Why shirk off millennia of cultural progress to run around in the woods and sleep in something that separates us from a prowling black bear by only the thinnest layer of nylon? It's ridiculous.
Perhaps it's out of some basic primal urge to reconnect with the wild and some lost hunter-gatherer past. But last summer, as I sat under our plastic tarp, finished one of the bacon-wrapped tenderloins we had cooked on our portable barbeque, and washed it down with a beer imported from Belgium, I realized we were hardly doing away with culture. I didn't even hunt the cow we were eating, I had simply gathered it. At Costco.
In its nominal renunciation of culture, camping puts a lot of undue pressure upon many would-be-Thoreaus who want to participate in world-preserving by getting back to this wild "state of nature." Such glamping comes with an interesting shame-factor: the more of civilization you take with you the more guilty you are meant to feel.
Of course, there are those campers who have no such ideals, and their entrance into the park is like the heel of culture, crushing the head of nature forever. There is always that retired couple who seem to have retrofitted an aircraft carrier into some ungodly motorhome painted with a mural-montage of loons and cougars, pine trees and sunsets, ironically and ominously named "Last Resort." We enviously watch them park and—voila!—they are camping.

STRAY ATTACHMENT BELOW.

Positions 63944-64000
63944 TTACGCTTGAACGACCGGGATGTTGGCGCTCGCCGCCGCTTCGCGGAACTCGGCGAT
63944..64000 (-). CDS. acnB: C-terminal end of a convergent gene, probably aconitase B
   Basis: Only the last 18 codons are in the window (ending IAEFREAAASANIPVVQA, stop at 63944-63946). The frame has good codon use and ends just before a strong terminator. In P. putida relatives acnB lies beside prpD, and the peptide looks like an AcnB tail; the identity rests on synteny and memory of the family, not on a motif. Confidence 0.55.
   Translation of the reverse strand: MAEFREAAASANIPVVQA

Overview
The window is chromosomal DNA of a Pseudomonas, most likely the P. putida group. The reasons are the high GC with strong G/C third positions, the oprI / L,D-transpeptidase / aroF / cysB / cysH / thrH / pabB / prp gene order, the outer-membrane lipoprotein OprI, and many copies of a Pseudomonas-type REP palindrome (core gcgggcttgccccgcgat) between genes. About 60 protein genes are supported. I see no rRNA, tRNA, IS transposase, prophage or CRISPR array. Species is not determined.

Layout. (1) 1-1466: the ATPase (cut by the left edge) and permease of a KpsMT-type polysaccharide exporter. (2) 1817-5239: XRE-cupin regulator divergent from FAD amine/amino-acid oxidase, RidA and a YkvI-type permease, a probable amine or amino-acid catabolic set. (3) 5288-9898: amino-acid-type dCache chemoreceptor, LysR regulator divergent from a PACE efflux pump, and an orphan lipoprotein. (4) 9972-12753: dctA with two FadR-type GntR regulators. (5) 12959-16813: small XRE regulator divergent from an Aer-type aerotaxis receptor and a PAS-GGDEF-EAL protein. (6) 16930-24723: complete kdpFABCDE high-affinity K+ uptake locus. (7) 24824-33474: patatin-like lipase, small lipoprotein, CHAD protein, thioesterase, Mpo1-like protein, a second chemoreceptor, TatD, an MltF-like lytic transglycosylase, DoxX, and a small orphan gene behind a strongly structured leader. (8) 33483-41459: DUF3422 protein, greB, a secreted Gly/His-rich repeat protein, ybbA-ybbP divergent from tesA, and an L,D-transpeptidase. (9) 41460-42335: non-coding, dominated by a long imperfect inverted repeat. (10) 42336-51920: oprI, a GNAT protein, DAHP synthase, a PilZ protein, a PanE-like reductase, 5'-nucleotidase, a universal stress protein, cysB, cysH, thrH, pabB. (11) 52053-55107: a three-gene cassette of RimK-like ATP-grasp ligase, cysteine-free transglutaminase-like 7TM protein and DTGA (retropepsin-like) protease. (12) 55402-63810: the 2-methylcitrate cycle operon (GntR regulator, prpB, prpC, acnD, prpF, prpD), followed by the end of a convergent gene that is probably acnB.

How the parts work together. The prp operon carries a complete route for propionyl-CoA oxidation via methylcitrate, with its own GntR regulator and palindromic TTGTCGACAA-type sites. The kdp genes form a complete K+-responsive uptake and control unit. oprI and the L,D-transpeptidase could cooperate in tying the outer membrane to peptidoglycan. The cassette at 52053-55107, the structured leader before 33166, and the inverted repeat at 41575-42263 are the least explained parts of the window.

All this to say: camping is complicated. And it should be, because there is no easy division we can—or should—make between nature and culture. Yet we want this easy division, and it's almost everywhere we look. Particularly with a lot of the rhetoric around why not to build a pipeline, many people imply that wilderness, if it is to maintain its pristine goodness, is not to be touched by the marring human hands of culture.
Really, what people forget—and will continue to forget, to our detriment—is one simple truth: Wilderness is a cultural construct and that is contingent upon the cultural situation in which it is imagined. Its champions love Thoreau, Emerson, Muir, and Leopold, but forget they were city boys all. Talk to a settler on the frontiers of wild, those Lilliputians who had to bind the massive giant of the wild frontier, and I imagine you'd find that the goodness of wilderness for them and the preservation of the world for them was in the making of a civilization, the one (ironically) carved from the very wilderness we now take in its anesthetized form.
We like to think we can get back to "wilderness," but when we camp, deep down we know we're only petting the lion in the taxidermist's shop. Travel to Banff and you can actually have a morning Starbucks. Head to Georgian Bay's Killbear and all the bears have been tranquilized and relocated to the North.
I mean, really, if I want the freedom usually associated with "wilderness," one of the last places I'll find it is in one of the totalitarian bureaucracies that are State or Provincial parks. They are cultural entities, almost more so than urban cores. Just go to such a campground and try to make noise after midnight or skinny dip and you'll soon experience the tight bounds circumscribed on your autonomy.
Ultimately the only reason we like camping is because it's not natural. And that's fine. We like camping because it's deeply cultural. And if the only reason we don't want a pipeline is because it will disrupt nature, then we have a faulty understanding of nature distinct from culture. In its very preservation, nature is a product of culture. We love the idea of wilderness, but that's all it ever can be—an idea. Where we are, wilderness is not.